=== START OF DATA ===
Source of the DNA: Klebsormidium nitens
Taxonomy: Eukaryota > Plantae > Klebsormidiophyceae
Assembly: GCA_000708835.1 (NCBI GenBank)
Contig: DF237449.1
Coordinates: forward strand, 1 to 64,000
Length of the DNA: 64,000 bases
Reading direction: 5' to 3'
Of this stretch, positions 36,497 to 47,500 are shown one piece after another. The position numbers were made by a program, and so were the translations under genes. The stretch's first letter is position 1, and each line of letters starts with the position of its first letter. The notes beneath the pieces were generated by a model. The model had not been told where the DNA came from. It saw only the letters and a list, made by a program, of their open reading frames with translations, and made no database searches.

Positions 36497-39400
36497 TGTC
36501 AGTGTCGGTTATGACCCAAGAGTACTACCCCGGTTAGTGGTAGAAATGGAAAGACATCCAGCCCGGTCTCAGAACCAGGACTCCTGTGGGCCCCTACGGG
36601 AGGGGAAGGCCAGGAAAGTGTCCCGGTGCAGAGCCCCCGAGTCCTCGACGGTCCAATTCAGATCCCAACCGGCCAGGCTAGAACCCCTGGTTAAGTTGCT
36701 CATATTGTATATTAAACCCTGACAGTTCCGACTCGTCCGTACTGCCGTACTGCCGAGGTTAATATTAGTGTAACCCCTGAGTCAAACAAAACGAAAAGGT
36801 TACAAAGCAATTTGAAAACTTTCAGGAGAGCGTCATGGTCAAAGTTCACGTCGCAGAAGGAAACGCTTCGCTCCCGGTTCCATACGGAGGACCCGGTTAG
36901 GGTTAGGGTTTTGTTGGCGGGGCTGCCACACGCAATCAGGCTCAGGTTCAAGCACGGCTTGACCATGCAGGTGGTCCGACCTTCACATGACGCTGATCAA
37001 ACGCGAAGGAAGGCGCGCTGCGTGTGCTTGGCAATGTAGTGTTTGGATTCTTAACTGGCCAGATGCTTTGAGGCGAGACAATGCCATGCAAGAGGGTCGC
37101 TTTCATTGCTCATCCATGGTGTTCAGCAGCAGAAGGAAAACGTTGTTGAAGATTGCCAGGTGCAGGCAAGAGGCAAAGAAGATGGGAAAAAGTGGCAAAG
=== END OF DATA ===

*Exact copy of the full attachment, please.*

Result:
Source of the DNA: Klebsormidium nitens
Taxonomy: Eukaryota > Plantae > Klebsormidiophyceae
Assembly: GCA_000708835.1 (NCBI GenBank)
Contig: DF237449.1
Coordinates: forward strand, 1 to 64,000
Length of the DNA: 64,000 bases
Reading direction: 5' to 3'
Of this stretch, positions 36,497 to 47,500 are shown one piece after another. The position numbers were made by a program, and so were the translations under genes. The stretch's first letter is position 1, and each line of letters starts with the position of its first letter. The notes beneath the pieces were generated by a model. The model had not been told where the DNA came from. It saw only the letters and a list, made by a program, of their open reading frames with translations, and made no database searches.

Positions 36497-39400
36497 TGTC
36501 AGTGTCGGTTATGACCCAAGAGTACTACCCCGGTTAGTGGTAGAAATGGAAAGACATCCAGCCCGGTCTCAGAACCAGGACTCCTGTGGGCCCCTACGGG
36601 AGGGGAAGGCCAGGAAAGTGTCCCGGTGCAGAGCCCCCGAGTCCTCGACGGTCCAATTCAGATCCCAACCGGCCAGGCTAGAACCCCTGGTTAAGTTGCT
36701 CATATTGTATATTAAACCCTGACAGTTCCGACTCGTCCGTACTGCCGTACTGCCGAGGTTAATATTAGTGTAACCCCTGAGTCAAACAAAACGAAAAGGT
36801 TACAAAGCAATTTGAAAACTTTCAGGAGAGCGTCATGGTCAAAGTTCACGTCGCAGAAGGAAACGCTTCGCTCCCGGTTCCATACGGAGGACCCGGTTAG
36901 GGTTAGGGTTTTGTTGGCGGGGCTGCCACACGCAATCAGGCTCAGGTTCAAGCACGGCTTGACCATGCAGGTGGTCCGACCTTCACATGACGCTGATCAA
37001 ACGCGAAGGAAGGCGCGCTGCGTGTGCTTGGCAATGTAGTGTTTGGATTCTTAACTGGCCAGATGCTTTGAGGCGAGACAATGCCATGCAAGAGGGTCGC
37101 TTTCATTGCTCATCCATGGTGTTCAGCAGCAGAAGGAAAACGTTGTTGAAGATTGCCAGGTGCAGGCAAGAGGCAAAGAAGATGGGAAAAAGTGGCAAAG